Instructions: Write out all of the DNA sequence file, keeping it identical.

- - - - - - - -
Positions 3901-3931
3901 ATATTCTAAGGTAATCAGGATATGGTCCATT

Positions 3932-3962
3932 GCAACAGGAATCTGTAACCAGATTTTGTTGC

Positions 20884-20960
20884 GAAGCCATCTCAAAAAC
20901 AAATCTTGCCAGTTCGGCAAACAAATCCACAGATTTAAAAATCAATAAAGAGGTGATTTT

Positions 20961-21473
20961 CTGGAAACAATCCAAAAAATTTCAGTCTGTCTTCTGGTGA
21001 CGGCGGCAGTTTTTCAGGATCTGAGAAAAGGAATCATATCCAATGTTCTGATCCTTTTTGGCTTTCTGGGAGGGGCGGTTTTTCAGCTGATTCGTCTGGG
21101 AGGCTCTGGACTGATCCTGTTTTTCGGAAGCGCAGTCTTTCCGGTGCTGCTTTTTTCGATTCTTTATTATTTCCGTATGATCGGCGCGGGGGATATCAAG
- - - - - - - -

Positions 3901-3931
3901 ATATTCTAAGGTAATCAGGATATGGTCCATT

Positions 3932-3962
3932 GCAACAGGAATCTGTAACCAGATTTTGTTGC

Positions 20884-20960
20884 GAAGCCATCTCAAAAAC
20901 AAATCTTGCCAGTTCGGCAAACAAATCCACAGATTTAAAAATCAATAAAGAGGTGATTTT

Positions 20961-21473
20961 CTGGAAACAATCCAAAAAATTTCAGTCTGTCTTCTGGTGA
21001 CGGCGGCAGTTTTTCAGGATCTGAGAAAAGGAATCATATCCAATGTTCTGATCCTTTTTGGCTTTCTGGGAGGGGCGGTTTTTCAGCTGATTCGTCTGGG
21101 AGGCTCTGGACTGATCCTGTTTTTCGGAAGCGCAGTCTTTCCGGTGCTGCTTTTTTCGATTCTTTATTATTTCCGTATGATCGGCGCGGGGGATATCAAG